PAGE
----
to pursue our ideals.
Ideally, the transcendental life knows no boundaries
and no fears. It is the expression of our potentiality against all
the opposing forces. Sparks fly and energy is generated by the eternal
conflict. In the process, meaning is created, the true self discovered,
and life enriched beyond expectations.
Transcendence through nothingness
would be the worst-case scenario for you? What would happen when
everything is taken away from you? In the valley of tears, in the
abyss of cold darkness, death would be a welcome rest.
All is lost. All is gone. All the clamoring
noises have died down. You may feel that your emptiness is as vast
as the Sahara desert, and as black as the darkest night. Nothingness
looms larger and larger until it fills the entire life space. At
this point, you may loose your grips on life, but paradoxically,
you become open to transcendental illuminations.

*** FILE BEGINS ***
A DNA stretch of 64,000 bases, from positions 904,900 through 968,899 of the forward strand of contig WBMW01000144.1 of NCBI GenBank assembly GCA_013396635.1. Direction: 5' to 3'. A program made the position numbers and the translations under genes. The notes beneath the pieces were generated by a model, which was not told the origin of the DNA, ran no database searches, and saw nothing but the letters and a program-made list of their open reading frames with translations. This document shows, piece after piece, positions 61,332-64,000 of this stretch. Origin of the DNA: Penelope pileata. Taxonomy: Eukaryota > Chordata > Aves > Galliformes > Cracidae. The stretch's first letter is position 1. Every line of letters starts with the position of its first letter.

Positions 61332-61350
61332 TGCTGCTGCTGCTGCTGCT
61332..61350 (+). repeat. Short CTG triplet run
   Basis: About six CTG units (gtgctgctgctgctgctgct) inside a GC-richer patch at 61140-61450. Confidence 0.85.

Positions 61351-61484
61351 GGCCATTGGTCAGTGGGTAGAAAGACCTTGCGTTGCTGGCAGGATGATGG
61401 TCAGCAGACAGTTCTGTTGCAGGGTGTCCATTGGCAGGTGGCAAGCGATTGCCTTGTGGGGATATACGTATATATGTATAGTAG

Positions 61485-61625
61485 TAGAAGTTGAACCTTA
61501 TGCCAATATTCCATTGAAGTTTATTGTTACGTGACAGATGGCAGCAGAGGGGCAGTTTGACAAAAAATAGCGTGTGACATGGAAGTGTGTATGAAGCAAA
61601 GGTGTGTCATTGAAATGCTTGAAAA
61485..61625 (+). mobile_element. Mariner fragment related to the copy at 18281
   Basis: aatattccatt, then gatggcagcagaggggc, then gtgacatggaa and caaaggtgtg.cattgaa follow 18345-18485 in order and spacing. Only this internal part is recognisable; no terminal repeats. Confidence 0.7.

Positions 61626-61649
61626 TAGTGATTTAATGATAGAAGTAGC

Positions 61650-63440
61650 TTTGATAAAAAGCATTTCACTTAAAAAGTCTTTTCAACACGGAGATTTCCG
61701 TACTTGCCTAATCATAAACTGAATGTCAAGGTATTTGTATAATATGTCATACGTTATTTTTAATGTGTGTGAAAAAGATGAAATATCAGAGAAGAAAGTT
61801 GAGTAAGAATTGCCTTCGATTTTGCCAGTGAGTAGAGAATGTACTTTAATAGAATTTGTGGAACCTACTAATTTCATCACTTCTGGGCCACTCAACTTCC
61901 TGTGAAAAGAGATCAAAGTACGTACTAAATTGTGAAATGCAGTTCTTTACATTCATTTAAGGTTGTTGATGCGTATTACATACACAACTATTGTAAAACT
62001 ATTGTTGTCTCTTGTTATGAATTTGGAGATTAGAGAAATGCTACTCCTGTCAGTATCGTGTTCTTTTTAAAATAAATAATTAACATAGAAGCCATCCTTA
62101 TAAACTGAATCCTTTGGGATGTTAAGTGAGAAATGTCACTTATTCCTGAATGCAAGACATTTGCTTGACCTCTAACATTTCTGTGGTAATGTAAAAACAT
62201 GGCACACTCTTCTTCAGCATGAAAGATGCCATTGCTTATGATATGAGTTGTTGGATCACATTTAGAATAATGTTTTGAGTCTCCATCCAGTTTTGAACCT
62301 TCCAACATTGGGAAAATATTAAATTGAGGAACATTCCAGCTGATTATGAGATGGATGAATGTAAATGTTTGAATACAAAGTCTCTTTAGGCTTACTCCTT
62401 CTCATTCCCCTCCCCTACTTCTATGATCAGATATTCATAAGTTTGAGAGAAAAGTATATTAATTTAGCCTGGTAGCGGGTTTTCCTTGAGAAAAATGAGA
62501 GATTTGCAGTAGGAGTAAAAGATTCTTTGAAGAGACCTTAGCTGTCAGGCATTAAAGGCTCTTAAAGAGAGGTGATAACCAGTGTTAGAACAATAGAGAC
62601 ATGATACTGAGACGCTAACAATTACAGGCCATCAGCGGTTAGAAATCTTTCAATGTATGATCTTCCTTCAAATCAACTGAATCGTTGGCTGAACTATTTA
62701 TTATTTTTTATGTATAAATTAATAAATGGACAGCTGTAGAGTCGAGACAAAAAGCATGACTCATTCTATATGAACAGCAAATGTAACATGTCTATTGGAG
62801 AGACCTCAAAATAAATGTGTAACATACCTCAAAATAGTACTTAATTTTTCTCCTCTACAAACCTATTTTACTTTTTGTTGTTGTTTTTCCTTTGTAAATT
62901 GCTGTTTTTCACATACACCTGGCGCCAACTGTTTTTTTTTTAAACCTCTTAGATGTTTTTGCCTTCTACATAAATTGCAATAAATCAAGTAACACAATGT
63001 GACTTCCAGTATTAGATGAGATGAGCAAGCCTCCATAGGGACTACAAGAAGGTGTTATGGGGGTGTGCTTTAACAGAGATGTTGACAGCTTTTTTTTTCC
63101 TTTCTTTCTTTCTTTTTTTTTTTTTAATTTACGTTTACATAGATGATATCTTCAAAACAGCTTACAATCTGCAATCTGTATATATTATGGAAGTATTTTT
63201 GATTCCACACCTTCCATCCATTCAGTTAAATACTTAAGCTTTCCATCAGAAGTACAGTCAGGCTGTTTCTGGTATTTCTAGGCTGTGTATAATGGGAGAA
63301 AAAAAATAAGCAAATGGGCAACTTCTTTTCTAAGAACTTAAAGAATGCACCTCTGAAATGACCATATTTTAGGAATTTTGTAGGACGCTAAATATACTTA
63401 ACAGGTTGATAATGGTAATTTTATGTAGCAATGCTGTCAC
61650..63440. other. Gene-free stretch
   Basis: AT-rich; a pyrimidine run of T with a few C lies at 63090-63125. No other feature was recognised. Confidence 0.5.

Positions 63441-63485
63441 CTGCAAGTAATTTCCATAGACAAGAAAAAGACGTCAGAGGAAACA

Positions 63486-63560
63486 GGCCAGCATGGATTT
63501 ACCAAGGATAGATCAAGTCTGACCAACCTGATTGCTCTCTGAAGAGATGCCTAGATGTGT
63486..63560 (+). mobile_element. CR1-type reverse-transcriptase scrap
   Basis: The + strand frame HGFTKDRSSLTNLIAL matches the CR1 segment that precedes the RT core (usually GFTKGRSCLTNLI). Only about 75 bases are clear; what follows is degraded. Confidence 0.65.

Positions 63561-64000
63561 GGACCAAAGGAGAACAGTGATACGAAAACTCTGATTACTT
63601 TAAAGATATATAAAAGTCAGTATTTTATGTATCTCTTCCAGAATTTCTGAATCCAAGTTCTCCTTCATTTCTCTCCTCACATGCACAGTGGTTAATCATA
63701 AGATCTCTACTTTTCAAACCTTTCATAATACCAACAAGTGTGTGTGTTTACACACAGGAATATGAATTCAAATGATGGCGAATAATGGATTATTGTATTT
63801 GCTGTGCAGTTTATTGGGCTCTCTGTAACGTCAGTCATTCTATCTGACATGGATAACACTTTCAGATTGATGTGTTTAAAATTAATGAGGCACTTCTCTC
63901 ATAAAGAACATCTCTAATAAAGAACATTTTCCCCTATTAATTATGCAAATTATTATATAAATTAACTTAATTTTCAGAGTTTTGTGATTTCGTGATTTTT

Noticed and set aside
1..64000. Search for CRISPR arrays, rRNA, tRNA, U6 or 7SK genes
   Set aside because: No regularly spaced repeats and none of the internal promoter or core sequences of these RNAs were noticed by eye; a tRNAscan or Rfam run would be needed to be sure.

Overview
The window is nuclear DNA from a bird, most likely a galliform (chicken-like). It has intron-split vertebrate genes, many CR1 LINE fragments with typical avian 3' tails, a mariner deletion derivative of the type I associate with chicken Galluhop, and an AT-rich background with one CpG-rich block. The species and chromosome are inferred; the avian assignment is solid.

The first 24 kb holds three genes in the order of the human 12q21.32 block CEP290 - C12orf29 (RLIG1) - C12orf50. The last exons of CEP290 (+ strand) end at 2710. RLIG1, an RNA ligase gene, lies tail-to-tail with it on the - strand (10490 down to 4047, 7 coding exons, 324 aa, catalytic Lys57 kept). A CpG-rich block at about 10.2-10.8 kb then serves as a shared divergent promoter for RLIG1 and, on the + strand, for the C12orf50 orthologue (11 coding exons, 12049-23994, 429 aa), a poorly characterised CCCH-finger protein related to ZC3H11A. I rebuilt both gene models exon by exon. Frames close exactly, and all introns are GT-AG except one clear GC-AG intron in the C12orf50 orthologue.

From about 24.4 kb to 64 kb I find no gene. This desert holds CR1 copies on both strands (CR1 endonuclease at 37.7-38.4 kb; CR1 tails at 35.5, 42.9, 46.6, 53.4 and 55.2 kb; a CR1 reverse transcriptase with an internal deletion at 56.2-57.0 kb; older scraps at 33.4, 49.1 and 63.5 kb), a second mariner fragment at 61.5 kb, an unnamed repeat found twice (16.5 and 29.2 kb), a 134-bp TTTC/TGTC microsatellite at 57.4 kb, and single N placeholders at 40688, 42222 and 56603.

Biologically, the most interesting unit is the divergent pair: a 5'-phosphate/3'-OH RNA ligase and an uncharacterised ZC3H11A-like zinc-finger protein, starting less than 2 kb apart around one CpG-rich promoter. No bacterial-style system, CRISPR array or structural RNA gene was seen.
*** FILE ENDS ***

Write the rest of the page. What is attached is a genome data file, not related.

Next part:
The enormity of nothingness can be transforming,
because it liberates us from what has been troubling us. By embracing
nothingness, we discover who we really are and what really matters.
Nothingness signifies the fading away of our
sorrow and grief, and the casting away of all our cares and burdens.
It ushers in a new conscious state of peace and freedom, encumbered
by the past.
Some follow the Buddhist
teaching, which emphasizes the illusionary nature of material
existence and worldly cares. Buddhism offers a way to transcend
karma through gaining enlightenment and achieving nirvana - a state
of liberation from sorrowful existence and the illusionary world.
also teaches mental aloofness and a state of detachment. The basic
tenet of Taoism can be summed up in "wu wei" (do-nothingness) in
order to follow the Way, the law of nature or Heaven. According
Te Ching, "Eternal Tao doesn't do anything, yet it leaves nothing
undone. If you abide by it, everything in existence will transform